I can only hope that this attitude of cost-cutting doesn’t one day find me in the O.R. needing a suture to sew up my own abdomen.

For my next trip to Aldi, I withdrew $20 from an ATM and then stopped by the car wash and made change for quarters. I drove back to Aldi and parked on the outer perimeter of the parking lot.

I then went to the cart corral nine times. Each time, I inserted a quarter and ‘rented’ a cart. I took each cart to the edge of the parking lot and used the nine carts to make a large arrow facing the store. I’m no Banksy, but I did feel a twinge of stupid pride when I finished my artwork with the shopping carts.

I then went back to the cart corral and took out ten more carts, one at a time, by paying a quarter. I left them loose to the left side of the return corral. Because I always carry white index cards, I left a card on the first few indicating, “Free Cart. Please leave loose.” People observed me doing all this but didn’t comment.

Was it petty? Yes. Worth it? Yes. I was also paying it forward, though, even as I entertained myself.

One of the women shopping exited the store and told me she had watched me assemble the arrow on the other end of the parking lot. “It’s stupid, isn’t it? Just hire a person and keep the store tidy.” Due to her appearance, I was sure she was going to scold me. Her face was pulled back so tight I could hear her ears yelling in pain. She was nice, in any case.

People saw the loose carts with the cards on them, and each smiled and grabbed their free cart.

I felt like Robin Hood of the Retailers.

Imagine. Free carts, with each of us leaving them for the next person. Like a typical store not corraling us into doing their jobs for them.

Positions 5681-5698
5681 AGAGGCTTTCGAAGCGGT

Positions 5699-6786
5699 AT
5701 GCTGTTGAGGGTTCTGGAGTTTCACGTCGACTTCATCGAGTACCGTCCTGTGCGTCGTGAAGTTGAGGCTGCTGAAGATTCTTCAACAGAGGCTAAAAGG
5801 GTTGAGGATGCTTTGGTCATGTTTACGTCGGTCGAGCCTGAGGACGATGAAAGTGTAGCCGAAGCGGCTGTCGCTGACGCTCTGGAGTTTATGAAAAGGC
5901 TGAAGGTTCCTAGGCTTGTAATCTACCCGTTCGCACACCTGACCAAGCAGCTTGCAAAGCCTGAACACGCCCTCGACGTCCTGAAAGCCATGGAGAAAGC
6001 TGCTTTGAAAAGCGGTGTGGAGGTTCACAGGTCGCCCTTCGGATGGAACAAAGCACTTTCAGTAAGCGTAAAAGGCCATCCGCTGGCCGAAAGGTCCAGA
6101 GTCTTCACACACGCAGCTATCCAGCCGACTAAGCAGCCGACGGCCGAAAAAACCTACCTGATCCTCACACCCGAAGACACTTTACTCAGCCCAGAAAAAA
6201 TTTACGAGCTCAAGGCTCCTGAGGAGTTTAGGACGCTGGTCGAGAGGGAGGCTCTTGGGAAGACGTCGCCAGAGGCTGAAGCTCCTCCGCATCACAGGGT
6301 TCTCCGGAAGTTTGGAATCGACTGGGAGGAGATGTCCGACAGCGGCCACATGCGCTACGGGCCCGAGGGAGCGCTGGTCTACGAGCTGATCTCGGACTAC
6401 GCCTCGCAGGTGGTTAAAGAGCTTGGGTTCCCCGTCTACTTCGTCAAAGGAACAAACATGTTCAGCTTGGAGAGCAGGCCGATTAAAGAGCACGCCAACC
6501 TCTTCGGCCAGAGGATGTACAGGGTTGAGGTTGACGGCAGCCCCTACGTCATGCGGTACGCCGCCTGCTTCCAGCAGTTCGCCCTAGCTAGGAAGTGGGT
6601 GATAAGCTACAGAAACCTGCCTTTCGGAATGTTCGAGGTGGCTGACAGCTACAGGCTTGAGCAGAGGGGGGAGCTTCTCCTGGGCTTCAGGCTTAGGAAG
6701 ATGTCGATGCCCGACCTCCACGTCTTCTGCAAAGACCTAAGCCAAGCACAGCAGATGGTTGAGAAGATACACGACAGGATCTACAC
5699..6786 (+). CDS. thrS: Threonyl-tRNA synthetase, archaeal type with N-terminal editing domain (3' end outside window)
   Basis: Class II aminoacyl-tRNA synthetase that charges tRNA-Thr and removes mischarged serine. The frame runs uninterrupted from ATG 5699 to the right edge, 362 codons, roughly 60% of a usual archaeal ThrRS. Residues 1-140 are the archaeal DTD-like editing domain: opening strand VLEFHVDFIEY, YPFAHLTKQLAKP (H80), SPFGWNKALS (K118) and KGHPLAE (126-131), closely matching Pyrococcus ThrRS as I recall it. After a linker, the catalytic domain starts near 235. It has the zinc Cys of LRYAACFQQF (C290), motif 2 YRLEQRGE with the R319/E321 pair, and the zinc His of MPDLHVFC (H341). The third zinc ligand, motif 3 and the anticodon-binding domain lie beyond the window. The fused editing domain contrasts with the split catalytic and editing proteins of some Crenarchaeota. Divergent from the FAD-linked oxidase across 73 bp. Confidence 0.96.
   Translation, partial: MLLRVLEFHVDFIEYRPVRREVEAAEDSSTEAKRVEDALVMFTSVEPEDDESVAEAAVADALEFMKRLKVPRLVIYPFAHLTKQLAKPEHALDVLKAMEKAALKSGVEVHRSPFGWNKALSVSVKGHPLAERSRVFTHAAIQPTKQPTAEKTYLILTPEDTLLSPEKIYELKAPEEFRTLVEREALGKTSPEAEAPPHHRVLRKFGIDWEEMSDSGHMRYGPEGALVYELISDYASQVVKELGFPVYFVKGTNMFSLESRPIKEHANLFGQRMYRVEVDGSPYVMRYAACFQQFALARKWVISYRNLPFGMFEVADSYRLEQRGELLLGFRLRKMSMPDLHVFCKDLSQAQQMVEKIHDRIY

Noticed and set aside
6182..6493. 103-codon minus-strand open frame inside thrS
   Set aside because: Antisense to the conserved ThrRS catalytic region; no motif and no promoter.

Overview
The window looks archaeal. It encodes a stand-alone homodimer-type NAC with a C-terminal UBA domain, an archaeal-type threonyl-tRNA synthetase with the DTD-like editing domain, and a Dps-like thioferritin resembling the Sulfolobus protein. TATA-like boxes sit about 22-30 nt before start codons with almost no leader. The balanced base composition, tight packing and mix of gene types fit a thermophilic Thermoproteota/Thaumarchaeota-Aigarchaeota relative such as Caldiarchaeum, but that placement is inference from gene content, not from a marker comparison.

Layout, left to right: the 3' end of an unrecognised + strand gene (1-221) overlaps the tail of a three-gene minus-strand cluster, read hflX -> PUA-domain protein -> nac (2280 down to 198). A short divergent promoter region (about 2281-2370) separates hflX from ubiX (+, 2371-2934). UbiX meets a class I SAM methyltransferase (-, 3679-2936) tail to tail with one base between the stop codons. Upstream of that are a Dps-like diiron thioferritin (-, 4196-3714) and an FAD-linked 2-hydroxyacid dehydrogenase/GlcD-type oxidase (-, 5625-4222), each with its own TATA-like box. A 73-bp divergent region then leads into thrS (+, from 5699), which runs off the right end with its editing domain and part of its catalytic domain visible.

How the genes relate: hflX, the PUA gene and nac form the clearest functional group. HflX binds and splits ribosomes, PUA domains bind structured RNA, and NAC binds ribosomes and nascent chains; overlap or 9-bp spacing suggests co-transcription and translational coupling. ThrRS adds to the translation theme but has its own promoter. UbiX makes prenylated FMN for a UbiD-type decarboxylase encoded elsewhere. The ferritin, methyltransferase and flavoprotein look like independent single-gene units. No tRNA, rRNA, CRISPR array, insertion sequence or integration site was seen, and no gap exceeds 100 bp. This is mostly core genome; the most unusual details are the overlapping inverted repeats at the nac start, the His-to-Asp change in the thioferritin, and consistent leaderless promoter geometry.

If I can enter a store and not worry about expired food or being unable to shop easily, I’ll pay for the entirely reasonable expectation of a normal shopping experience.

When people ask me, “What do you like best about Aldi,” the only thing I can tell them is, “I don’t have to go there.” The second-best thing is, of course, the feeling of walking out of one of them.

If I have to choose between Aldi and Walmart, I’ll choose a lobotomy.

If I make the mistake of going to Aldi again, I plan to take 500 quarters with me. I’ll let you imagine what I might do with such a quantity of quarters.
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P.S. If you’re a fan of Aldi, I’m not worried about you reading all of this. It’s a lot of words.
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Meet Wally Weasel, The Ineffective Customer Service Helper

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Meet Wally Weasel, The Ineffective Customer Service Helper. He can’t help you, no matter how trivial or serious your issue is.

I created it for one of our local multi-billion dollar corporations, the one with a tangible public relations problem on its hands.

Instead of ignoring a question or problem, Wally Weasel can step in and fix it all simply by saying “Dunno” and making us forget our real problems or what we were complaining about in the first place.

I think I might be onto something here. I pity all the local global corporations.